The Iraq war may be over, at least for US troops, but the cover-up of the atrocities committed there by American forces goes on, even in retrospectives about the war. A prime example is reporting on the destroyed city of Fallujah, where some of the heaviest fighting of the war took place.
On March 31, 2004, four armed mercenaries working for the firm then known as Blackwater (now Xe), were captured in Fallujah, Iraq’s third largest city and a hotbed of insurgent strength located in Anbar Province about 40 miles west of Baghdad. Reportedly killed in their vehicle, which was then torched, their charred bodies were strung up on a bridge over the Euphrates River.
Pictures and videos of Fallujah residents mocking the bodies, which, unlike the images of burned and mutilated Iraqi victims of American forces, were broadcast on American television and displayed on the front pages of American newspapers, created a wave of indignation and outrage in the U.S., and led the Bush/Cheney administration and the Pentagon to decide they needed to punish the city of over 300,000.
Accordingly, a few weeks later in April, a brutal assault was launched on Fallujah involving heavy aerial bombardment and house-to-house fighting by thousands of Marines. By the time the US forces had battled their way to the center of the city, the civilian casualties were so high that there were mass demonstrations in cities around the country, including in Baghdad where Iraqi workers held a three-day general strike. Under pressure from its own puppet regime in Baghdad, the U.S. withdrew its troops, leaving insurgents largely in control of the city.
In mid-October, however, the US, embarrassed by what was being portrayed by the Iraqi resistance as an American defeat in April, decided to go in again, this time with larger numbers and much more destructive force.
The plan, as explained by commanding officers interviewed by American reporters at the time, was to trap the insurgents in the city and wipe them out. To achieve that, an announcement was made on Oct. 14 to residents of the city that all civilians should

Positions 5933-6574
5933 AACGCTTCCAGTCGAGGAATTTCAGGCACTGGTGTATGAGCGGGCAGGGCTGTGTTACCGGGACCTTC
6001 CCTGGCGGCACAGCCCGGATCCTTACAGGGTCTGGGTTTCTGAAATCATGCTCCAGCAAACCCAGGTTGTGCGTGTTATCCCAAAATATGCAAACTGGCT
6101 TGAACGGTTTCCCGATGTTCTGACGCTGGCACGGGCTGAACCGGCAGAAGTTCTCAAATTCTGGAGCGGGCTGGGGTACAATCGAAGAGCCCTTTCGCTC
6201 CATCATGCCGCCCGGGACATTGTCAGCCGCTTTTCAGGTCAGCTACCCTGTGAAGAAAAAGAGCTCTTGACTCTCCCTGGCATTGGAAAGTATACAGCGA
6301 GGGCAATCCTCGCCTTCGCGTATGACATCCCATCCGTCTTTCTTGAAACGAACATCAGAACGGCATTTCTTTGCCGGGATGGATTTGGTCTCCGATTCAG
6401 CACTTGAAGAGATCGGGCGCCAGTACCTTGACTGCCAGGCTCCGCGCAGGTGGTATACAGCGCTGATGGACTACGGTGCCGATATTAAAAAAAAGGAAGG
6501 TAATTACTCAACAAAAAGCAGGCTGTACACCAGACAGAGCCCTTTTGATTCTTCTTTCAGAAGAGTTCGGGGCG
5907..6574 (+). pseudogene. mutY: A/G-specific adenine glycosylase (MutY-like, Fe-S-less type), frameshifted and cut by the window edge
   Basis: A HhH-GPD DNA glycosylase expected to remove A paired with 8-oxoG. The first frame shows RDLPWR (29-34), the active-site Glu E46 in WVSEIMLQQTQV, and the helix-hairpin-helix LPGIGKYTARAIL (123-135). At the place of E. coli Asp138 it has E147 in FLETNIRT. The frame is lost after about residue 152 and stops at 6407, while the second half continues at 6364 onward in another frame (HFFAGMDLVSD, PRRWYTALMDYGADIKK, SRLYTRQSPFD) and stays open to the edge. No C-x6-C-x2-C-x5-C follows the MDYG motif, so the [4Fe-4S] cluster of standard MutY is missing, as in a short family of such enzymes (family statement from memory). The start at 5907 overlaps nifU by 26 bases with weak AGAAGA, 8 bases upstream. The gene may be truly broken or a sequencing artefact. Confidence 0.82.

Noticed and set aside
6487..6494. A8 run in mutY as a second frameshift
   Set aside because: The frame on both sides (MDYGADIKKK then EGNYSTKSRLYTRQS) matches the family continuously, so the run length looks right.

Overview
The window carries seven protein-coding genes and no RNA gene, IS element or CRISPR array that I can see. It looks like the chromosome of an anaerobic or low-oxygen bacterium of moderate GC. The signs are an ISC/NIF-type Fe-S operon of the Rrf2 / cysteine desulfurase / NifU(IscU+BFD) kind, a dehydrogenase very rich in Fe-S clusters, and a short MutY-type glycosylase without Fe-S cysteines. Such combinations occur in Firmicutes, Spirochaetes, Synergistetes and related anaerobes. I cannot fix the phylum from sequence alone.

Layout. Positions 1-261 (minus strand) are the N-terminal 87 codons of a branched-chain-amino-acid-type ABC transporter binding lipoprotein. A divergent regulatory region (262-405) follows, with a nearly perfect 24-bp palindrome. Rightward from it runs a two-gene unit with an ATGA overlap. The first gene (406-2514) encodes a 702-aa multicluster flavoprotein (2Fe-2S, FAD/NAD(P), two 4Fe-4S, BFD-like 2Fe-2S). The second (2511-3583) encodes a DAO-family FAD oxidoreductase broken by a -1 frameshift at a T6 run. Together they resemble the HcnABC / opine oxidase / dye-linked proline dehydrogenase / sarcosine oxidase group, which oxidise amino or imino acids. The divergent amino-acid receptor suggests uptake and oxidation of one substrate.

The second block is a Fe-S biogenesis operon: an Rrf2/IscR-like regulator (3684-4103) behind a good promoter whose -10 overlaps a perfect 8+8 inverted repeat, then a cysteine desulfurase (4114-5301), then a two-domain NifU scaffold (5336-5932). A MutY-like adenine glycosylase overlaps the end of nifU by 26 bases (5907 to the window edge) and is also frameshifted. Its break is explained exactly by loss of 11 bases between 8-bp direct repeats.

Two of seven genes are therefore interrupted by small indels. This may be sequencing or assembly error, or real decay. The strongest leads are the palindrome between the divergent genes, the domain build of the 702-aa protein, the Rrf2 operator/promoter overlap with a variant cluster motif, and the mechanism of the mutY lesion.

leave. The Marines, aided by units of the UK military’s Black Watch regiment, placed a cordon of troops around the entire perimeter of Fallujah. Those civilians desiring to leave what would become essentially a city-wide free-fire zone, had to pass through checkpoints to escape the looming carnage.
According to a widely published article written for the Associated Press by Jim Krane, however, all males of “combat age,” defined as being from 15 to 55, were turned back from those checkpoints to await their fate in the city. This despite an estimate by the Pentagon that there were only some 3-4000 insurgents in the city. Krane quoted one 1st Cavalry Division officer, whom he said “declined to be named,” as saying of the men and boys who were denied safe passage out of Fallujah, “We assume they’ll go home and just wait out the storm or find a place that’s safe.”
Easy to say but hard to do when some 10,000 buildings are being flattened.
Over 6000 residents of Fallujah were reportedly killed in the nine-day sacking of the city which followed, beginning on November 7. Given that the Pentagon concedes that many of the insurgents managed to slip out of the city before the attack, or to hide out until it was over, this means that thousands of civilians, including boys — many of whom had tried to leave before the attack — were slaughtered by invading American and British troops.
This past December, as the last American troops were pulling out of Iraq in what President Obama is terming a “victory” in the nine-year war launched by President Bush, several American news organizations published retrospectives on Fallujah, a city that was, according to various accounts, anywhere from 30% to 70% leveled by the two assaults in 2004.
Though some of these articles alluded to the brutal and devastating nature of the US assault on Fallujah, the general tenor of the stories was upbeat: By the end of 2011, Fallujah was coming back. Not one story in the mainstream corporate media mentioned the crucial point that what had been done to Fallujah was a massive war crime or really multiple war crimes: the collective punishment of a population for the actions of a few enemy fighters within their midst, the refusal to allow civilians to evacuate the scene of a battle, the wanton destruction of a city, etc.